An invitation dropped into my in-box the other day - I was invited to apply for a press pass for PC Expo, coming up next week at New York's Javits Centre. It doesn't seem that long ago that I would have had to struggle to prove to the people running the show that I deserved press credentials. Now they were begging me to come. As an enticement, the note mentioned that not only would this event include PC Expo, but also "Networks For Business New York" and "OutSourceWorld"!
It suddenly occurred to me that it's been almost three years since my last "big show" trade event (NetWorld+Interop Atlanta in fall 2000). Three years without a Comdex or a PC Expo or a NetWorld or an Interop. Have I become a hermit?
No, I still go to as many trade events each year as I ever did - in fact, I might go to more now. But they are smaller, more focused events. Gatherings such as Microsoft's TechED, Novell's BrainShare, NetPro's Directory Experts Conference and the Burton Group's Catalyst. By trade show standards, the last two could be considered "intimate little gatherings": They use only one hotel and all sessions are in that hotel building. No need to queue for shuttle buses or taxis, no sitting in traffic for hours to go three miles. You can go back to your hotel room if you need some peace and quiet (or you have a deadline looming).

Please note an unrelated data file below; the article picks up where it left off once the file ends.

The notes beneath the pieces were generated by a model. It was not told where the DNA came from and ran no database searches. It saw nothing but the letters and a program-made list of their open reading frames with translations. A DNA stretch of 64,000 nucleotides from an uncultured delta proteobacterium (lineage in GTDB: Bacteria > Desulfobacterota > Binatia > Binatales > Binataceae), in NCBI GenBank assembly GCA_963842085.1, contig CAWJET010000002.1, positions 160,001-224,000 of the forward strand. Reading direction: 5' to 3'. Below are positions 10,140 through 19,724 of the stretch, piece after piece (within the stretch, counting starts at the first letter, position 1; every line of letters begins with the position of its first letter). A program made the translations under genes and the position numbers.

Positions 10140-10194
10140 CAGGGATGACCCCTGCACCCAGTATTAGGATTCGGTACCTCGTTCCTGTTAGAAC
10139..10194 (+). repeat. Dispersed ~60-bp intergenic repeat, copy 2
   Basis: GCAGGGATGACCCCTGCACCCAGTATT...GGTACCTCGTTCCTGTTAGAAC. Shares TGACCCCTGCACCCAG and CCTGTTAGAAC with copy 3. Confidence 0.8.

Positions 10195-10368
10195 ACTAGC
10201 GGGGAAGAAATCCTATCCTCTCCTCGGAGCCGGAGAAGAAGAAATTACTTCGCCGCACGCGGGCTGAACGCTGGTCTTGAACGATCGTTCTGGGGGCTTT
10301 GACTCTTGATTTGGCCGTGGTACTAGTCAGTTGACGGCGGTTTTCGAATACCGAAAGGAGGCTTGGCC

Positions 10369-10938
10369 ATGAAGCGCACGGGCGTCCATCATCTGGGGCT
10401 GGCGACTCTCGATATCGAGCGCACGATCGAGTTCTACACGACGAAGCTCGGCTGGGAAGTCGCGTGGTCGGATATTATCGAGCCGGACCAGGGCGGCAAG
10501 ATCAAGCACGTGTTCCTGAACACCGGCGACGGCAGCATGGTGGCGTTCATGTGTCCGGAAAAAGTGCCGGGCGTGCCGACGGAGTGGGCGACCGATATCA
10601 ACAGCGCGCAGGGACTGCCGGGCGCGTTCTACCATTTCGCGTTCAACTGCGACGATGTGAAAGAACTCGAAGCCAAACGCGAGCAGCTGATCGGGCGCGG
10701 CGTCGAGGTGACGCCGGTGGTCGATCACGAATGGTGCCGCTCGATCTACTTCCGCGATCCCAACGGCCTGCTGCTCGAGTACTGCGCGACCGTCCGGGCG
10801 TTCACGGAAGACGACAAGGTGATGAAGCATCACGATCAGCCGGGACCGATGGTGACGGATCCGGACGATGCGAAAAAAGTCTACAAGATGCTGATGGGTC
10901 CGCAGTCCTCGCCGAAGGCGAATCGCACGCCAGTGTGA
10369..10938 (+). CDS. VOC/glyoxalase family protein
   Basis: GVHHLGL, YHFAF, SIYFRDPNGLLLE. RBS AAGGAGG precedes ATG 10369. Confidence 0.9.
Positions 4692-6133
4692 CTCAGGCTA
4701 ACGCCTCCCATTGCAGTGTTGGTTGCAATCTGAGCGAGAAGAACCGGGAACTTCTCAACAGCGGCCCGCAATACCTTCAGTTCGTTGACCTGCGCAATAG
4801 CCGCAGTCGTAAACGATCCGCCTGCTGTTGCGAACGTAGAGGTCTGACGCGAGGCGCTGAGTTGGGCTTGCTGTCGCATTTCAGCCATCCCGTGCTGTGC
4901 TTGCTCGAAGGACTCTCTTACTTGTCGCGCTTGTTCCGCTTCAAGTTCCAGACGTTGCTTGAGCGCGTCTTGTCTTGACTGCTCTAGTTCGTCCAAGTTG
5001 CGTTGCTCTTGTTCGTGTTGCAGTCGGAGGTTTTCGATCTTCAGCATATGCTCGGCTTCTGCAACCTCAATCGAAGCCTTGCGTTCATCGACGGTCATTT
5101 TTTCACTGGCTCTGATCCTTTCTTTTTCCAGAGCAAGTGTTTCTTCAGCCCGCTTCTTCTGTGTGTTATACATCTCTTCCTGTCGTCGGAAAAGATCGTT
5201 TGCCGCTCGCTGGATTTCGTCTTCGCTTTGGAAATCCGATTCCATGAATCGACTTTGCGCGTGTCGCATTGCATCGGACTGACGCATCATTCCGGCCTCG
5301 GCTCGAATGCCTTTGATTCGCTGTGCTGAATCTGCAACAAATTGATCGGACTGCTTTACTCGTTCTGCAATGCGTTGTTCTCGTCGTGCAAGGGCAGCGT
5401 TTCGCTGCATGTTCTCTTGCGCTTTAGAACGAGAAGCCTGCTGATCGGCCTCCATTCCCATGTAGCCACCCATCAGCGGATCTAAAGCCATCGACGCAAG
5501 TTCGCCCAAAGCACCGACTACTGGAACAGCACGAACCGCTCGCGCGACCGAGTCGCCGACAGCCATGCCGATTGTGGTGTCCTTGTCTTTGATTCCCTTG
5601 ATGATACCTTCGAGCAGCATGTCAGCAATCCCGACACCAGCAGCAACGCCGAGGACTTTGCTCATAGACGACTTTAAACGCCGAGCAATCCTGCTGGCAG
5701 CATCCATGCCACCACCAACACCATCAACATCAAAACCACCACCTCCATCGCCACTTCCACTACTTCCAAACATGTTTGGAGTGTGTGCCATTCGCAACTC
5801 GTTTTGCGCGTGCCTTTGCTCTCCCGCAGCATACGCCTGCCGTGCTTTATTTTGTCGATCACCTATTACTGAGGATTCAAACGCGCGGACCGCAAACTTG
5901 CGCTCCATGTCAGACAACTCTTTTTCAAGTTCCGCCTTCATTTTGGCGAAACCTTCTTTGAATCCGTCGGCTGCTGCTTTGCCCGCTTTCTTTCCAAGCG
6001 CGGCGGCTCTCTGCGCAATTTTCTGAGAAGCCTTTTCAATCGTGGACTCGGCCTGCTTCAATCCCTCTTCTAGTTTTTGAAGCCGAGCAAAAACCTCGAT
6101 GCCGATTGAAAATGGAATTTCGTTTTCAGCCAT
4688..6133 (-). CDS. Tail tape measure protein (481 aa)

It did always rankle a bit that I'd spend a week in some large, noisy, anonymous city (Vegas, New York, Chicago, Dallas, Atlanta, Boston) spending more than a monthly mortgage payment on a not-quite-clean hotel room, eating anonymous meat-on-a-stick in an endless round of hospitality suites (which offered little hospitality).
At least 15 years ago, if you visited a vendor's booth you got a T-shirt. An ugly T-shirt, true, but they were great souvenirs for the folks you left at home fighting the network while you "enjoyed" your "vacation" in the big city! Ten years ago, the vendors started making you sit through a presentation before giving you the shirt. Five years ago, you had to sit through the presentation, fill out the contact card and then one of the 20 to 30 folks in the crowd would get a T-shirt. It just wasn't worth it any more.
Check out the smaller shows. You'll learn more, spend less and enjoy a trade show once again.
Kearns, a former network administrator, is a freelance writer and consultant in Silicon Valley. He can be reached at wired@ vquill.com.